The National Park Service Visitor Center is a good place to get oriented to the region and plan your tour. Other information centers in the area include Satwiwa Native American Indian Culture Center, Malibu Creek State Park Visitor Center, Malibu Lagoon Museum, Will Rogers State Historic Park, Topanga State Park Nature Center, Sooky Goldman Nature Center and the Charmlee Nature Center. Because Los Angles has the nation's largest population of Native American Indians - over 150,000, the Satwiwa Native American Indian Cultural Center serves as a learning institution to preserve these diverse Southern California cultures.

The park is renowned for one of the greatest densities of archaeological sites (more than 1,000) found anywhere in the world. Two indigenous peoples have made their homes in the Santa Monica Mountains: the Chumash and the GabrieliƱo-Tongva. Over 1,000 archeological sites that derive from their past history are known in the mountains. Cultural resources of a more modern vein can be found in the mountains such as the Getty Center. There are other notable cultural resources within the park, including the Paramount Ranch, formerly owned by Paramount Pictures. Historians believe it is the best-preserved complex of structures associated with the "Golden Age of Hollywood"; some think it even merits designation as a World Heritage Site.

Facilities for hikers include over 580 miles of public trails within the park. These include the Backbone Trail that extends approximately 65 miles, linking major park areas. Trail riding is a popular way to explore the backcountry and the park's varied landscape. Horse rentals are available from privately owned stables. Call the visitor center for information on horse stables, trails, and regulations. Mountain bikes and horses are permitted only on designated trails and fire roads. Motorized vehicles are prohibited on all trails and fire roads.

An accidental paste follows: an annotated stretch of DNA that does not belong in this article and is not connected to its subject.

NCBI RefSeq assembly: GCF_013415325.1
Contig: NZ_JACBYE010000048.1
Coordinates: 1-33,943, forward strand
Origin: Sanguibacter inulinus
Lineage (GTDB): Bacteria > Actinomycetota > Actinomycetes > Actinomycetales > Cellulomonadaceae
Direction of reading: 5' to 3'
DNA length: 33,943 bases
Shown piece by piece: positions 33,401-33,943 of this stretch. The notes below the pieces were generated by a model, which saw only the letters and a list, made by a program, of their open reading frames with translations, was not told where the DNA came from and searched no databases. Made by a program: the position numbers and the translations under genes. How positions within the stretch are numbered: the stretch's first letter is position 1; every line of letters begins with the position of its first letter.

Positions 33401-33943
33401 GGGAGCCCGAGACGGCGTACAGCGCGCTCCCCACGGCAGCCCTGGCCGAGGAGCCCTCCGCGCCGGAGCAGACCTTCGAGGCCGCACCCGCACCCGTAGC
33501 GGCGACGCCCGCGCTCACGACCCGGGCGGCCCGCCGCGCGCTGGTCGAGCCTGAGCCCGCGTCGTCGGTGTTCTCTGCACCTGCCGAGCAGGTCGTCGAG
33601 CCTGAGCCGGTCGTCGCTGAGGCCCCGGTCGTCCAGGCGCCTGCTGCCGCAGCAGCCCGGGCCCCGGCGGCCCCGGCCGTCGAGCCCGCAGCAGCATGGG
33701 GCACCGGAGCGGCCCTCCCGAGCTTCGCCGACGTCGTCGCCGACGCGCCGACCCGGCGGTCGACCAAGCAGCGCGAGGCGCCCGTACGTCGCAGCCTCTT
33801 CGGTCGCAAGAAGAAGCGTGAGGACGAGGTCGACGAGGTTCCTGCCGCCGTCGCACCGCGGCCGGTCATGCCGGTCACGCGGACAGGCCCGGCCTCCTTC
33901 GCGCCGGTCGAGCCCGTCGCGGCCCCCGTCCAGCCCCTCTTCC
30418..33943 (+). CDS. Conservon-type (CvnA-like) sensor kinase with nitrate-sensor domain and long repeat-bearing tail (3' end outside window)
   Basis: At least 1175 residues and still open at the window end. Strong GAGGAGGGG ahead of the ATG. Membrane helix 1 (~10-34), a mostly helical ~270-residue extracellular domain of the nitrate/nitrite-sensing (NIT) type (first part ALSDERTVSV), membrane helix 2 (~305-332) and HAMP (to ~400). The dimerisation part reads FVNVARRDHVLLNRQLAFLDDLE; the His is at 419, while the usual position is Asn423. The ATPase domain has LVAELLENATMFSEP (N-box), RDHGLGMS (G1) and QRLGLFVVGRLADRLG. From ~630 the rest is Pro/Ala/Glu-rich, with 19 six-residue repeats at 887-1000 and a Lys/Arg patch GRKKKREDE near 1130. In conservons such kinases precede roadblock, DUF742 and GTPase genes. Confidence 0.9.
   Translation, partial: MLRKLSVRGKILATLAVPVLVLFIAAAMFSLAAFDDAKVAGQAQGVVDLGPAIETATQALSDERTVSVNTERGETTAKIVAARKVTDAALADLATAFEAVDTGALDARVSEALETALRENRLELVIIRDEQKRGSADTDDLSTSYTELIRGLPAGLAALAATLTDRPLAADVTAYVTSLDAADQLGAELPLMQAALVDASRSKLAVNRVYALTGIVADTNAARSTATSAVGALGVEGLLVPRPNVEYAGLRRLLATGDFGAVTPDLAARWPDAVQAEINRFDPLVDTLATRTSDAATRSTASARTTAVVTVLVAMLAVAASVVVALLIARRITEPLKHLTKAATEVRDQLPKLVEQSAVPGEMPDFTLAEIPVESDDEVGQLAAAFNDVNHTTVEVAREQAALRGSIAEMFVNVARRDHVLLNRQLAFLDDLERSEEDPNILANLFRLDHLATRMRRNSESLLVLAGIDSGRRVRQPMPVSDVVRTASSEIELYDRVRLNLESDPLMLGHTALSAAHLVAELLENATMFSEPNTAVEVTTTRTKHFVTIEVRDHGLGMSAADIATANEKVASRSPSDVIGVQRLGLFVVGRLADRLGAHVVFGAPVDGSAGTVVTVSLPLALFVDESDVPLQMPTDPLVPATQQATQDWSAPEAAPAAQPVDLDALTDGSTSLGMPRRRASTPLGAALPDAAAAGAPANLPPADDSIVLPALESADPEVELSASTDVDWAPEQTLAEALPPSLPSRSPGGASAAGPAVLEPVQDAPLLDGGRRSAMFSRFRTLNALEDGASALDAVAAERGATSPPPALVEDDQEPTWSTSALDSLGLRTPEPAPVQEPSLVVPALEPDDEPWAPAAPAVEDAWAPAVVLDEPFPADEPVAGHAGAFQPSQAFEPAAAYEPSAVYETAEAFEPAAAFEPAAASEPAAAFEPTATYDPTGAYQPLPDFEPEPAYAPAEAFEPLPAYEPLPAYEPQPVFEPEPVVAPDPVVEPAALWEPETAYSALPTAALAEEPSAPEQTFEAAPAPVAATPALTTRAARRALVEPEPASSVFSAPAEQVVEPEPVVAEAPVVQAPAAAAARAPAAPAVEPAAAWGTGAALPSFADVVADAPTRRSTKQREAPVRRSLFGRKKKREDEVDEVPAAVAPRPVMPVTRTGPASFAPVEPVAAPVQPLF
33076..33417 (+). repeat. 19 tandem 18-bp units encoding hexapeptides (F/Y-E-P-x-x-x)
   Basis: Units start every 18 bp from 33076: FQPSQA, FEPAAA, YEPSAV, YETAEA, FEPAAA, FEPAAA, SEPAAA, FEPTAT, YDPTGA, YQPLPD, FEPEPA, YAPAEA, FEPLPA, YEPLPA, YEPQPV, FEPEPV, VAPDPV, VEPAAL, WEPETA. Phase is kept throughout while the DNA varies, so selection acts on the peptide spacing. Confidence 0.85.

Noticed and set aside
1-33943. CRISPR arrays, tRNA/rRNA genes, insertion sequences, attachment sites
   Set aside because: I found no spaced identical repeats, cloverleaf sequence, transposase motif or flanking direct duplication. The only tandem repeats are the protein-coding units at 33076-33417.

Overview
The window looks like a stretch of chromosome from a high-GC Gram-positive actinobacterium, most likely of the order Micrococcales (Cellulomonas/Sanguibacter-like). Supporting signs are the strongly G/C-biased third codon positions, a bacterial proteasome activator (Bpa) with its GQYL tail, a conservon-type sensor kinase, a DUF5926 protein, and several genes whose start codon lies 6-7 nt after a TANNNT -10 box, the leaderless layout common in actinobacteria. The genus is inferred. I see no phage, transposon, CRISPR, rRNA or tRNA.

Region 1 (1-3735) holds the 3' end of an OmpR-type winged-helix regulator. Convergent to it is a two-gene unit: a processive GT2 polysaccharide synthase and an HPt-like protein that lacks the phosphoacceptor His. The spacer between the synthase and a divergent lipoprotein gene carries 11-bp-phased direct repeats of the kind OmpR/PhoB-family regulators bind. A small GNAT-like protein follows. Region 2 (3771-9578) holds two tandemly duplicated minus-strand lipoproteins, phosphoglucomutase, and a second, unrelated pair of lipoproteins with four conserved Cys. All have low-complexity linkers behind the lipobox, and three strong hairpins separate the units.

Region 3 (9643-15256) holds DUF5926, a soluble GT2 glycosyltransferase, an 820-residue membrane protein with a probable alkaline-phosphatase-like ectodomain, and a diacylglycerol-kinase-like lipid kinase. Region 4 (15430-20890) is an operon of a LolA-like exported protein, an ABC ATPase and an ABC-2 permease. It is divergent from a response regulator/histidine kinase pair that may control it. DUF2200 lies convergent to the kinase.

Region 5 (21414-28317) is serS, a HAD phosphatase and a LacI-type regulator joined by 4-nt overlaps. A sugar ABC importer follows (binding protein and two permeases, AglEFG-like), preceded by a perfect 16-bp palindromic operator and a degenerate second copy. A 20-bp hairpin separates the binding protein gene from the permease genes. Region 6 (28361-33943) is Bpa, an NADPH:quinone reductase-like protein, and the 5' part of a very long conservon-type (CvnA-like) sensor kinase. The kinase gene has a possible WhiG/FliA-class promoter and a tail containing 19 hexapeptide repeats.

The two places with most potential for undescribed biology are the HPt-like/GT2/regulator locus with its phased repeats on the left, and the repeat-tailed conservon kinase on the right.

Visit Paramount Ranch, where you may see a filmmaking crew at work. Rangers give talks about the filmmaking history in the park and the Western Town set.

Camping is available by reservation at Point Mugu, Malibu Creek, and Leo Carrillo State Parks. Group camping is available at Circle X Range.

A free quarterly calendar, "Outdoors," describes activities, programs, and special events. It includes a map, directions, and phone numbers. Write to the park or get one at the visitor center.

Most facilities and services are accessible to visitors with disabilities. Call the park for further information.

Recreation - This site offers hiking, mountain bicycling, horseback riding, bird watching, whale watching, swimming, surfing, nature walks, and picnicking to be enjoyed year-round.

Climate - The Santa Monica Mountains have a true Mediterranean climate with hot, dry summers (80 to 100 degrees F) and relatively cool, wet winters (40 to 70 degrees F). Nights can be cool any time of the year, so travelers should be prepared with layered clothing in every season. In the summer, the coastal side of the mountains is generally 10 - 15 degrees cooler than the inland side. In the winter this pattern is reversed with warmer temperatures along the coast.